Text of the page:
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Diagnosis of Alzheimer's Disease in Patients

Mohsin Shafie*

Department of Pathology, King Fahd University, Dhahran, Saudi Arabia

*Corresponding Author:
Mohsin Shafie
Department of Pathology,
King Fahd University,
Dhahran,
Saudi Arabia
E-mail:
[email protected]

Received: 27-May-2022, Manuscript No. JCMCS-22- 68648; Editor assigned: 01- Jun-2022, Pre QC No. JCMCS-22-68648 (PQ); Reviewed: 14-Jun-2022, QC No. JCMCS-22-68648; Revised: 21-Jun-2022, Manuscript No. JCMCS-22- 68648 (R); Published: 28- Jun-2022, DOI: 10.4172/J Clin Med Case Stud.7.5.004.

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The most prevalent neurodegenerative disorder, Alzheimer's Disease (AD) is characterised by behavioural disturbances as well as cognitive and intellectual deficits. For many years, AD has been diagnosed using the Electroencephalogram (EEG). A shift of the power spectrum to lower frequencies and a reduction in the coherence of fast rhythms are the defining features of EEG abnormalities in AD patients. According to current theories, these abnormalities are linked to functional disconnections between cortical regions brought on by cortical neuron death, axonal pathology, cholinergic deficits, etc. The clinical implications of nonlinear changes in the EEG of AD patients such as decreased complexity of EEG patterns and decreased information transmission among cortical areas are discussed in particular. In proposed future studies, linear and nonlinear functional connectivity among cortical regions in AD, drug effects on the EEG dynamics and improvement of the accuracy of differential diagnosis and early detection of AD based on multimodal approaches will be investigated. Slower mean frequency, less complex activity and decreased cortical coherences are the hallmarks of EEG abnormalities in AD patients. These abnormalities imply that the EEG is a useful test for the early and differential diagnosis of AD.

It is now possible to identify distinct and trustworthy biomarkers of AD using structural MRI, molecular neuroimaging with PET and cerebrospinal fluid examinations. This development serves as the catalyst for our suggestion of updated AD diagnostic criteria. The framework was created to include both the early stages of dementia before it becomes fully developed as well as the full range of the illness. The clinical foundation of these new criteria is early and significant episodic memory impairment.

They specify that among structural neuroimaging with MRI, molecular neuroimaging with PET and cerebrospinal fluid analysis of amyloid or tau proteins and there must also be at least one or more abnormal biomarkers. The numerous medications under development that aim to alter pathogenesis specifically the production and clearance of amyloid as well as the hyperphosphorylation state of tau which serve as a reminder. To advance these criteria and maximize their sensitivity, specificity and accuracy, validation studies in current and future cohorts are required.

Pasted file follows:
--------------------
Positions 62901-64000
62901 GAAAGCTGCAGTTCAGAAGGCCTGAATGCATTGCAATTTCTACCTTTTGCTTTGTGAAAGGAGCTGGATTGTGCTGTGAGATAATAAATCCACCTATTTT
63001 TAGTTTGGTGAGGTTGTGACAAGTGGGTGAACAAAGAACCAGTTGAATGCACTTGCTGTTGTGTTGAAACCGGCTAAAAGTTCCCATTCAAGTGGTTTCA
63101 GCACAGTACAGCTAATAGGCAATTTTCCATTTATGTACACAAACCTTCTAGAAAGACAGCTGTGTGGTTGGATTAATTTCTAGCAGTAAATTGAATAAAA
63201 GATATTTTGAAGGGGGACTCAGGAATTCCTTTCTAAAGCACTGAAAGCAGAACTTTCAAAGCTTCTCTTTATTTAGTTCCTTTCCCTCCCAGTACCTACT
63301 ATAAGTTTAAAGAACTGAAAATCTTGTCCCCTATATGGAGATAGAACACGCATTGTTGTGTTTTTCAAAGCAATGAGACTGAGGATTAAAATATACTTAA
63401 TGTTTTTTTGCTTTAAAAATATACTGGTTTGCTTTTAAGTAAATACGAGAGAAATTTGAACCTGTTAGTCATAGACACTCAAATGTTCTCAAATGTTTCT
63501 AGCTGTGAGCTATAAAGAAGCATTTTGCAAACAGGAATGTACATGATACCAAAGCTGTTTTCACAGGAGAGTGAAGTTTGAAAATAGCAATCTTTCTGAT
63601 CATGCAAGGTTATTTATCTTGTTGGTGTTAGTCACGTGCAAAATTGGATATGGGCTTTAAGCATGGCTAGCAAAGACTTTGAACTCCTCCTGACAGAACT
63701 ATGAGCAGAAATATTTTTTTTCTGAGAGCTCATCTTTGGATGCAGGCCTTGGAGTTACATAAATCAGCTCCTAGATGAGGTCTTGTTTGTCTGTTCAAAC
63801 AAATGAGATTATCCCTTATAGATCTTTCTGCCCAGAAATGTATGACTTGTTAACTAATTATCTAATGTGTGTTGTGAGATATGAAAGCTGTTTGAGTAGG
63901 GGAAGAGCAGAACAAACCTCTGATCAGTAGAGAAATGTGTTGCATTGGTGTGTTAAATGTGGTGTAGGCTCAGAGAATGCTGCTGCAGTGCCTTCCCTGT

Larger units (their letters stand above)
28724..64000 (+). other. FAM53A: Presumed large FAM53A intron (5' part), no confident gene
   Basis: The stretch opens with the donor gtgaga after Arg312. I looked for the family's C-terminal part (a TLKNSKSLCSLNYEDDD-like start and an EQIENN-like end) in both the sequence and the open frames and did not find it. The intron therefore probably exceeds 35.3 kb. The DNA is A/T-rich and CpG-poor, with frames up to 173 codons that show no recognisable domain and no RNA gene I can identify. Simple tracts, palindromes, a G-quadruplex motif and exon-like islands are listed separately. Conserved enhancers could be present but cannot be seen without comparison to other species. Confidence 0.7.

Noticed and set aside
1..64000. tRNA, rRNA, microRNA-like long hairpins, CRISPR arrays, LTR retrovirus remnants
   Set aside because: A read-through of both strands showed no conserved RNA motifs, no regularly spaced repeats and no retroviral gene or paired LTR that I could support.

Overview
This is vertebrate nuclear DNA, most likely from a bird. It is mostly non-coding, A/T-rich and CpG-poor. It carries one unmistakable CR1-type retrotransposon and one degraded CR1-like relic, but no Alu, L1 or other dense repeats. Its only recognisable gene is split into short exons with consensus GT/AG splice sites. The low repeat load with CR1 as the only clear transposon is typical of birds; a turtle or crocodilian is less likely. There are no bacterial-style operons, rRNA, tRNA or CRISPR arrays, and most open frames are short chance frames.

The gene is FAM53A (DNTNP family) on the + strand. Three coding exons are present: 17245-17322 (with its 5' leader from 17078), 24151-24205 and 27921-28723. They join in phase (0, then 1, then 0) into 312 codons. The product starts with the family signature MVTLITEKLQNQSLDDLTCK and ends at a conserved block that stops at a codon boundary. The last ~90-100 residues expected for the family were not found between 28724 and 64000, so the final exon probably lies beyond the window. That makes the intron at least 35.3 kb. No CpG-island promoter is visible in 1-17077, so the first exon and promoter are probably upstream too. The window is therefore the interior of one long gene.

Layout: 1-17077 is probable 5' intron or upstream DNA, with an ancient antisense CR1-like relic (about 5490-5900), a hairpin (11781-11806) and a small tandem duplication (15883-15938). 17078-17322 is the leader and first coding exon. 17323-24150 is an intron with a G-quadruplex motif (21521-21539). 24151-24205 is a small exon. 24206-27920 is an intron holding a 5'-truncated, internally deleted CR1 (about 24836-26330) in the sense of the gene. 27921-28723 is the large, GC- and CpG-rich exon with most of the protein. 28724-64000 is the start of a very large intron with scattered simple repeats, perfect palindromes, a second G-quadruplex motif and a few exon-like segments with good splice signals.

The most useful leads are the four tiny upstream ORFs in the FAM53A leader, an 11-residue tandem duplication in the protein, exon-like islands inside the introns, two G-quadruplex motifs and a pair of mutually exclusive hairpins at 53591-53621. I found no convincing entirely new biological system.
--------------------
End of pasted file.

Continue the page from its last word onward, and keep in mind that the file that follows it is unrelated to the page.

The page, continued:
The clinical and pathologic diagnoses of 65 patients with dementia who had undergone lifelong longitudinal research are compared. For Dementia of the Alzheimer Type (DAT) without any other diagnoses, the sensitivity of diagnosis was 87% and the specificity was 78%. Patients with pure multi-infarct dementia and those who had both DAT and multi-infarct dementia could not be distinguished well by the ischemic scale score. On the ischemic scale, 35 of the 38 cases of pure DAT had a score of 4 or less.

Primary care physicians play a crucial role in screening elderly patients for early dementia symptoms and starting treatment that can significantly slow down the disease's progression for as long as possible. With the anticipated rise in the number of people 65 and older, that role and its difficulties will unavoidably expand. It is necessary to replace the propensity of doctors to write off memory issues as a result of normal ageing with awareness of the need to assess and potentially intervene.

An early and accurate diagnosis of Alzheimer's disease (AD) is crucial for patient care because patients can take preventative measures before irreversible brain damage develops because they are aware of the severity and progression risks. Although there have been numerous studies recently that have used machine learning techniques for Computer-Aided Diagnosis (CAD) of AD.

Electroencephalography's (EEG) difficulty in diagnosing Alzheimer's disease (AD) (EEG) is by comparing the EEG signals of AD patients only to those of healthy subjects, the use of EEG as a tool for AD diagnosis has been extensively studied. Automated EEG diagnosis in a differential diagnosis setting using a new database that was amassed under clinical circumstances and contains the EEG data of 169 patients including those with possible Alzheimer's disease (AD), Mild Cognitive Impairment (MCI), Subjective Cognitive Impairment (SCI) and other pathologies.

For effective group distinction, just two EEG features—bump modelling (a measure of synchrony) and epoch-based entropy (a measure of signal complexity) are required. Methodology for automatically separating potential AD patients from SCI patients, patients with MCI and patients with other pathologies. SCI patients were distinguished from potential AD patients with a classification accuracy of 91.6% (specificity: 100%, sensitivity: 87.8%) and SCI, potential AD and other patients were classified into three categories with an accuracy range of 81.8% to 88.8%.